I like to muse, because I think it’s an important activity for reconnecting with myself.
When I start to muse about subjects, that affect me in some way shape or form, I find out what my specific perspective is, rather than just regurgitating what others had to say about the very same thing.
To write down your thoughts is a very good way to start, if you want to learn to muse.
Just take some time out of your day and start journaling without expecting any results. That’s my tip. You might surprise yourself with what you come up with.
Today, I am going to share with you some of my writings, which are solely based on me musing about certain subjects, that somehow came to my attention.
The first one is called: Why are you so busy
Here is an extract:
‘Busyness seems to be the new chosen cult of many. It has become the benchmark for being a valuable citizen in our functional and purposeful culture.
The person, who hasn’t got time, is the significant one! The grey gentlemen of busyness are creaping through our thought patterns without us noticing.
It takes a strong will to follow your own rhythm in such an environment, to stay true to the beat of the individual heart.
But what else did the grey gentlemen of busyness take along, apart from the time, which seems to lack in every area of our lives?
The soul, it only can exist in the timefree zone and because of this, it has been exiled. Like the Dalai Lama, who isn’t allowed to reign his own country anymore, since compassion is a threat to the regime.’
Read the rest of my article here.
You know, I love ruins and Ireland is the perfect place for enjoying them. The following writing was inspired by Dunboy Castle close to Castletownbere on the Beara Peninsula.
I tell you ruins are a great way to muse.
The blog post is called: I love ruins
I took this right out of the middle.
‘A ruin is a piece of the past, allowed to be the past with no need to be changed or to be hidden away. It is what it is, now. Past with signs of aging, or better said past which went along with the times. And this is why it becomes a part of the present.
Wouldn’t it be great if we could allow our inner ruins to do the same. To let them just be without destroying, rebuilding or renovating them. Could we let them be, here in the present, seen as an expression of imperfect beauty.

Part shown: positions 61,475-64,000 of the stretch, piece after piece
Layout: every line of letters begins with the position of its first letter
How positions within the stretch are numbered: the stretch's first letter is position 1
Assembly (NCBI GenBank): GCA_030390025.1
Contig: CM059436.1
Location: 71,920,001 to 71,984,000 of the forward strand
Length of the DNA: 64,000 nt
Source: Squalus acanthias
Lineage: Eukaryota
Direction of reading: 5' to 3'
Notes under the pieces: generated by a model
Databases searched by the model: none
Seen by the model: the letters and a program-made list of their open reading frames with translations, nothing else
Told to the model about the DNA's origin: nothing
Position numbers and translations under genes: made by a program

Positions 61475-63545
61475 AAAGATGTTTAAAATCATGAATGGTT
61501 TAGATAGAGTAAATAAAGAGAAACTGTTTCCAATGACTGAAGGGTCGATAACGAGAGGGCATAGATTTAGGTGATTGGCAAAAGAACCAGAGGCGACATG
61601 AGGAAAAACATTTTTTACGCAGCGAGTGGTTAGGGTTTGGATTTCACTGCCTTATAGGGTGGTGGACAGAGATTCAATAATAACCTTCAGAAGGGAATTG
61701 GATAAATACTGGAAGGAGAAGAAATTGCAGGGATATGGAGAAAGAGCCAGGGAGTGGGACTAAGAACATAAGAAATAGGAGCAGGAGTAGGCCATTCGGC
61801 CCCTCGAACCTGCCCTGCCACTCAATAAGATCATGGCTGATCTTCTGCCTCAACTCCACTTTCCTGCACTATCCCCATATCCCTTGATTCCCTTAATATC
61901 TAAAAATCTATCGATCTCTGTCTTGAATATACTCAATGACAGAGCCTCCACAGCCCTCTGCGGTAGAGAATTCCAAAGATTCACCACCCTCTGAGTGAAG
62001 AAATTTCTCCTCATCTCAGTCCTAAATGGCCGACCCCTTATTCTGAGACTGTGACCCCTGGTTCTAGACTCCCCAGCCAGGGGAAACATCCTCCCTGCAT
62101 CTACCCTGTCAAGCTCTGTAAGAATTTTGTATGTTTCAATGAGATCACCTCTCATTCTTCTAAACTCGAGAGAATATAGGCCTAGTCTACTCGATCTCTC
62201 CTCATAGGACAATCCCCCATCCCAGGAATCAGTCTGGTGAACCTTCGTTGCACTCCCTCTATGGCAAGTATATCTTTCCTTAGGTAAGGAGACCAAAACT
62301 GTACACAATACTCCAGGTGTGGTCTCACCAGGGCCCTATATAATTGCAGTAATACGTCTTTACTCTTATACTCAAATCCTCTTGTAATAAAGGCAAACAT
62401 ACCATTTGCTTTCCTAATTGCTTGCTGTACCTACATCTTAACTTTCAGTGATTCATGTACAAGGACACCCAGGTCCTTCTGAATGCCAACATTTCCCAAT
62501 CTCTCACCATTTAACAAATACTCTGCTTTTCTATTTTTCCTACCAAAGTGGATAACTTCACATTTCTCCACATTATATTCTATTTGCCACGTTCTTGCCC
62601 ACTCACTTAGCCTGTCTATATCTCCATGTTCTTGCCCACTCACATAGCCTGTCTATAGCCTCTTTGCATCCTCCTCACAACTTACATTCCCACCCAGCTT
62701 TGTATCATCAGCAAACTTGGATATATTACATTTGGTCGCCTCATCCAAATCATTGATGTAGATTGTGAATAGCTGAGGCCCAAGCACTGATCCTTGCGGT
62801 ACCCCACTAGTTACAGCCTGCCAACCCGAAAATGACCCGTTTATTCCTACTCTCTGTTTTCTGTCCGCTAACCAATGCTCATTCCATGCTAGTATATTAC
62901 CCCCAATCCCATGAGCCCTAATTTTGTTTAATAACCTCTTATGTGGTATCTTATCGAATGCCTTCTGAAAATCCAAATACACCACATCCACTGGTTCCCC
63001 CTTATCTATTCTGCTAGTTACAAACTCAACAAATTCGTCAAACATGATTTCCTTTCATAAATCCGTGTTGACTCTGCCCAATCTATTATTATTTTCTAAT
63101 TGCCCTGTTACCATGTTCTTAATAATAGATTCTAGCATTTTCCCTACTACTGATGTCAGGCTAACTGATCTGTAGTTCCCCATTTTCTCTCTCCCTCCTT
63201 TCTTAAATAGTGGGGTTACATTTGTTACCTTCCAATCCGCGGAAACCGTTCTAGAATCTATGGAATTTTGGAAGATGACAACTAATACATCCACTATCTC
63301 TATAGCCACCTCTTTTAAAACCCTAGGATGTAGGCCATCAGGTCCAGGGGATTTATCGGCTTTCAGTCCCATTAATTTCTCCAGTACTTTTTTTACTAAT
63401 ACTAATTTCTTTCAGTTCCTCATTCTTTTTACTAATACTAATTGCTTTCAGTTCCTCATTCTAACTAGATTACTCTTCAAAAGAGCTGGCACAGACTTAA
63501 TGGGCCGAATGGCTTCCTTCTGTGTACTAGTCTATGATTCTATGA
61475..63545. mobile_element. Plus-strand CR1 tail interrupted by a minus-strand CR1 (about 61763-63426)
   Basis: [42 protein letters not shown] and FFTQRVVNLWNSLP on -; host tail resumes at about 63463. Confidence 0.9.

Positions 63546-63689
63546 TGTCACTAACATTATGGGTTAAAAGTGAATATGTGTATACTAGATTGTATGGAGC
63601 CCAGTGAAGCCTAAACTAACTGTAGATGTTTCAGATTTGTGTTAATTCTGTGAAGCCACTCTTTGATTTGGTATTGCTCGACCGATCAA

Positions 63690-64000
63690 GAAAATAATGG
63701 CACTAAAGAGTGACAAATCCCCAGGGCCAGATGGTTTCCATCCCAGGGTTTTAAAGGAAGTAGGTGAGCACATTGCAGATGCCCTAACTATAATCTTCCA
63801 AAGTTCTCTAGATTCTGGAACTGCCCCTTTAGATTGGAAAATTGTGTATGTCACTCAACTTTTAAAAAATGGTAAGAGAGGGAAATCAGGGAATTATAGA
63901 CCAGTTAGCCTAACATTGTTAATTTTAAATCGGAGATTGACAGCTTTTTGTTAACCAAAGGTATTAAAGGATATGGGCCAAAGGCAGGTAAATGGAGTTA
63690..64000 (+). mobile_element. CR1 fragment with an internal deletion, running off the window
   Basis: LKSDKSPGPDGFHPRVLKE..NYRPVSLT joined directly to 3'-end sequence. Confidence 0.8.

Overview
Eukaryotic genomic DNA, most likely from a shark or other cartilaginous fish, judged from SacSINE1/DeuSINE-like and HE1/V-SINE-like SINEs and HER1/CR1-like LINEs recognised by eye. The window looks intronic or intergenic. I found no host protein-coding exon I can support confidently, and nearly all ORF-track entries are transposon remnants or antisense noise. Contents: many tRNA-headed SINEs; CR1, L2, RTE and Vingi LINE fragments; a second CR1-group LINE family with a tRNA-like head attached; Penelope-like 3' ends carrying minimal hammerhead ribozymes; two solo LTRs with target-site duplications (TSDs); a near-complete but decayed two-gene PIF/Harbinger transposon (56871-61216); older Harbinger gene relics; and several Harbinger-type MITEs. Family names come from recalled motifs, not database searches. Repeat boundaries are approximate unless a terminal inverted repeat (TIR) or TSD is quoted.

I love my old desk, where the color is fading and which has its scars and wounds. In my eyes it is even more beautiful. One of a kind!
People say: “You can renovate it.”
I say: “No, I like it the way it is.”
My desk has lived and that’s what I want to do as well.
Ruins, obsolete houses and worn down furniture touch my soul. They carry the past into the present, without holding on to it. They simply go with it.
They crumble, they decay and at the same time they radiate graceful beauty.’
Read the full story here.
Finally, I was asking myself, whether it is possible to really exactly define when something starts and ends.
Are the seasons bound to the dates we put down for them in our calendars? I’ve come to the conclusion, that life is rather like a circle, than interrupted lines with clear beginnings and endings.
See for yourself, this one is called: Where is the beginning
‘When do things exactly begin? When I perform an improvisation, when exactly does it begin. When somebody has said the time is running now? When I get up from my chair? When exactly!
I am not sure. It is not as clear cut as in a rehearsed theatre piece. I remember a participant in an improvisation workshop, who started her improvisation in her chair, off stage, asking exactly this question:
“Where is the beginning?”
It is an interesting one, the question when the beginning starts and when it ends.’
Read the rest of the article here.
Now, I hope I inspired you to start to muse for yourself. Tomorrow I’ll share the best of ‘Anja’s World’.